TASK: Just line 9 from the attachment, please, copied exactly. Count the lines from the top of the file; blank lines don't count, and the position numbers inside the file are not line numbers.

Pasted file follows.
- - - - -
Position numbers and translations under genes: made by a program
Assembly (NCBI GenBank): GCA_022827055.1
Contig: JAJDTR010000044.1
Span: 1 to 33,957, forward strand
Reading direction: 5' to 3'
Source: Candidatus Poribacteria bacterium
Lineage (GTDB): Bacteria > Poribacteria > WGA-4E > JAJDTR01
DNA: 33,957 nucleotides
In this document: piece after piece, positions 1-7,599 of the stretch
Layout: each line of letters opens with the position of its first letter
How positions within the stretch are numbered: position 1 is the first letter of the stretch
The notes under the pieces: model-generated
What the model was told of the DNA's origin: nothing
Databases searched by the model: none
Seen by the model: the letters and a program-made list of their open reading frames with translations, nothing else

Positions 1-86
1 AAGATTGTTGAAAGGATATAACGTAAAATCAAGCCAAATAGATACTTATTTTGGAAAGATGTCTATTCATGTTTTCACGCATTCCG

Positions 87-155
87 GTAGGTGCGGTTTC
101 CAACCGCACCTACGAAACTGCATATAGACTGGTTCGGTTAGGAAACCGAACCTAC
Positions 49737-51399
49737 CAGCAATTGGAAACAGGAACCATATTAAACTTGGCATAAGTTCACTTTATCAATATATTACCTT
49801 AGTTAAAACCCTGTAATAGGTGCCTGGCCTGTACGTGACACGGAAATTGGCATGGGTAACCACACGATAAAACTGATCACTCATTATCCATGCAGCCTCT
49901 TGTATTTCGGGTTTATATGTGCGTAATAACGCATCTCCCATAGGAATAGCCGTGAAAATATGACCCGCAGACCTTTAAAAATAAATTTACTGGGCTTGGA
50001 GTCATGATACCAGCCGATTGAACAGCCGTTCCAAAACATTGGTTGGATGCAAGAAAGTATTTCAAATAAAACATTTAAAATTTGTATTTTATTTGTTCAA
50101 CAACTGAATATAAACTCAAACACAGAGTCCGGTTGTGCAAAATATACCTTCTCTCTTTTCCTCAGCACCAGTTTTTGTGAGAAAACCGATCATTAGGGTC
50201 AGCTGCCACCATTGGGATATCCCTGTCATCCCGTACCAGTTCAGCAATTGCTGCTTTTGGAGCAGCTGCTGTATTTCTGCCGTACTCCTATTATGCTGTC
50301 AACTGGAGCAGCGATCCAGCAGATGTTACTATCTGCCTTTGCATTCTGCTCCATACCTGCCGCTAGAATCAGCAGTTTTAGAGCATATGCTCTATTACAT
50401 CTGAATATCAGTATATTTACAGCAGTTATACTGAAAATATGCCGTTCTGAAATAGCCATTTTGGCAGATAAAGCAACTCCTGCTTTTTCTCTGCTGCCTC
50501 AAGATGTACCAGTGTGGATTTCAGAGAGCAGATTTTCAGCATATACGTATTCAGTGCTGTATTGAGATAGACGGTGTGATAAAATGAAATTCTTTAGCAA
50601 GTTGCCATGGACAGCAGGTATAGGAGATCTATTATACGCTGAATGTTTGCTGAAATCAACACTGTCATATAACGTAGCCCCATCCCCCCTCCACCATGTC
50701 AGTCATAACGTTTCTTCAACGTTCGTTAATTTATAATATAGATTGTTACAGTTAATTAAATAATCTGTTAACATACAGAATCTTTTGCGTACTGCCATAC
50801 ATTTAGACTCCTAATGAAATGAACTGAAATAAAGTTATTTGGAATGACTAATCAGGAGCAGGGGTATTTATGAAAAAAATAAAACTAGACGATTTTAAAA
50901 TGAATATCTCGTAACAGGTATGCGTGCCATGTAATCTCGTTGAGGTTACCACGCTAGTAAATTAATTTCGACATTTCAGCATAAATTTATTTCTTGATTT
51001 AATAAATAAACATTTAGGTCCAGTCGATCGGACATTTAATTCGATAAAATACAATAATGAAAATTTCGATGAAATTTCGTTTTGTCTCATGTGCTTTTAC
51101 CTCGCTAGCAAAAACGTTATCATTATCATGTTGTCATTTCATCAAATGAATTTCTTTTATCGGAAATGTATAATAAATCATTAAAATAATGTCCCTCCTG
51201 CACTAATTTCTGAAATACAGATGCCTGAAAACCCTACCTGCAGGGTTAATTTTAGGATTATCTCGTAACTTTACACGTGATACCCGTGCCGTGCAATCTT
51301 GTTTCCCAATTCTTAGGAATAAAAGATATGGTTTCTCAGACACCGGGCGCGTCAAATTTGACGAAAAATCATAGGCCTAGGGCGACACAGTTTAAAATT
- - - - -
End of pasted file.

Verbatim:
In this document: piece after piece, positions 1-7,599 of the stretch